(Date:7/30/2014)... 30, 2014 W. R. Grace ... of the REVELERIS® Prep purification system , ... chromatographers, and other researchers to perform both flash ... unit. , With the REVELERIS® Prep purification system, ... chromatography modes with a simple touch of the ...
(Date:7/30/2014)... A study presented at the 2014 ... of CSL Behring,s C1 Inhibitor (C1-INH) concentrate in ... sensitized patients. C1-INH is a human protein and ... The study shows that post-transplant treatment with ... of complement components 3 and 4, suggesting that ...
Breaking Biology Technology:The Adult Stem Cell Technology Center, LLC Launches A Marketing Campaign To License Adult Stem Cell Biotechnologies 2The Adult Stem Cell Technology Center, LLC Launches A Marketing Campaign To License Adult Stem Cell Biotechnologies 3Regulus Announces Timing for Second Quarter 2014 Financial Results Webcast and Conference Call 2Regulus Announces Timing for Second Quarter 2014 Financial Results Webcast and Conference Call 3Grace Launches New REVELERIS® Prep Purification System 2Study Suggests C1-INH May Aid in Prevention of Antibody-Mediated Rejection Following Kidney Transplant 2Study Suggests C1-INH May Aid in Prevention of Antibody-Mediated Rejection Following Kidney Transplant 3
... long-term promise, non-invasive techniques can also provide effective ... in the brain for paralyzed patients with significantly ... applications for healthy users. However, two issues hamper ... on non-invasive recording techniques, such as electroencephalography (EEG). ...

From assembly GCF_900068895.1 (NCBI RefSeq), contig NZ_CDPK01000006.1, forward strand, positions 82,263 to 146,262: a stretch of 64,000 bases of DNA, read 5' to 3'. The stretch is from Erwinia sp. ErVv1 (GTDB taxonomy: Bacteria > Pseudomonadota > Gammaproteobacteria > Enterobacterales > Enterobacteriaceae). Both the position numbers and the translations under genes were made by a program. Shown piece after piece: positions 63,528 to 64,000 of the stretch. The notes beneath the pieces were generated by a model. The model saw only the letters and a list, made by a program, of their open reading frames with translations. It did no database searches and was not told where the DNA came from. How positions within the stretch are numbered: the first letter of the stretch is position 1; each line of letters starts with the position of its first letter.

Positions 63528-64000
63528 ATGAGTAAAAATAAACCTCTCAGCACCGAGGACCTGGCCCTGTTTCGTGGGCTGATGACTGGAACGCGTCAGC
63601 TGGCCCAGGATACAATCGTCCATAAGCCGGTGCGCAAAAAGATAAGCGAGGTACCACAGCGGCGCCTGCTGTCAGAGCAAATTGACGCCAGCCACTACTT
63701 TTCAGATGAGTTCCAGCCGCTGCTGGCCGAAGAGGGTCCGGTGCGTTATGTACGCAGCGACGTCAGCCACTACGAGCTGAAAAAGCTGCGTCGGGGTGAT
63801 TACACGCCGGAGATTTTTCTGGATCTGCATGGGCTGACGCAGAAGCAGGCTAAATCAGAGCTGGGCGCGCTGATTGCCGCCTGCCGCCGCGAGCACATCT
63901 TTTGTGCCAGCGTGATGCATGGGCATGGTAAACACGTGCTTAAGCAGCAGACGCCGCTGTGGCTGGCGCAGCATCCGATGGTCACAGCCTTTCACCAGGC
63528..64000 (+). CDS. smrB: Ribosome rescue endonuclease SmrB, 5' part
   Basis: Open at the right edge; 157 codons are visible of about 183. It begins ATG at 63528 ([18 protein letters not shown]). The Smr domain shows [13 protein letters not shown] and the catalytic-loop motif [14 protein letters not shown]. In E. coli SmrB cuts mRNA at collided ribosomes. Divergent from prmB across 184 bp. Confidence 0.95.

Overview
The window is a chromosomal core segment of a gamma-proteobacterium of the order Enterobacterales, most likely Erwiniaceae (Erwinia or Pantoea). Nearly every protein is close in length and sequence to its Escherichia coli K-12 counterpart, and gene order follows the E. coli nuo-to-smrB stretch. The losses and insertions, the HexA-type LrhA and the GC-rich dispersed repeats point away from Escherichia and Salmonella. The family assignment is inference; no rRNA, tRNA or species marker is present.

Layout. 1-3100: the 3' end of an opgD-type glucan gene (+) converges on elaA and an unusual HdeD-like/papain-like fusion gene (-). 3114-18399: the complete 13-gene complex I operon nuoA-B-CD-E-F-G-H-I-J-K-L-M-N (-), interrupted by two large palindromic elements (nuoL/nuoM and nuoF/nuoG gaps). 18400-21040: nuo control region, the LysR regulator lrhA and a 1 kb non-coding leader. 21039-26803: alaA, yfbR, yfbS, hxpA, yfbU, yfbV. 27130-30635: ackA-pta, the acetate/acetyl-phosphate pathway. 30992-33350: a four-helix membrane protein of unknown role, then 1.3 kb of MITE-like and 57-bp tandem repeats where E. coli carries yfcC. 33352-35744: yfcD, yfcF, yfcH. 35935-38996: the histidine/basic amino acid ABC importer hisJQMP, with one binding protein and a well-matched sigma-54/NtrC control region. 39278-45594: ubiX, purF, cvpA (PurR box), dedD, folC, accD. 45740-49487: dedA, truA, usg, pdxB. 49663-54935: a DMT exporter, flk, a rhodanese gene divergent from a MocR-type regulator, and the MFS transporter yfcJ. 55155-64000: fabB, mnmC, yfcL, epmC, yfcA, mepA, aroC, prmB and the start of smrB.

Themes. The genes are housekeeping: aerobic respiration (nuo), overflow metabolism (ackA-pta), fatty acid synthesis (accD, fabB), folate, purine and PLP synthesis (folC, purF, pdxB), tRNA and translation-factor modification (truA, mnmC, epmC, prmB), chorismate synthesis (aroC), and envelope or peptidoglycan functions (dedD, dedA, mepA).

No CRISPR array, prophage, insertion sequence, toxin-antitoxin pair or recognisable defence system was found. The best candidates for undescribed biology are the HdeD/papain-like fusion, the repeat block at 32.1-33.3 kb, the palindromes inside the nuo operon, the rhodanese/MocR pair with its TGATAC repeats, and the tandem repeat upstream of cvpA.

... IRVINE, Calif., Aug. 12 ChromaDex,Corporation, (OTC Bulletin ... contract research, today announced financial results for the,second ... in accordance with,U.S. Generally Accepted Accounting Principles (GAAP), ... of $0.03 per share for the,three months ended ...
... ST. LOUIS, Aug. 12 At the Board ... quarterly cash dividend of,$.13 per share. The dividend ... record on September 2, 2008., About Sigma-Aldrich: ... company. Our biochemical and organic chemical products and ...
Cached Biology Technology:ChromaDex Announces Second Quarter 2008 Financial Results 2ChromaDex Announces Second Quarter 2008 Financial Results 3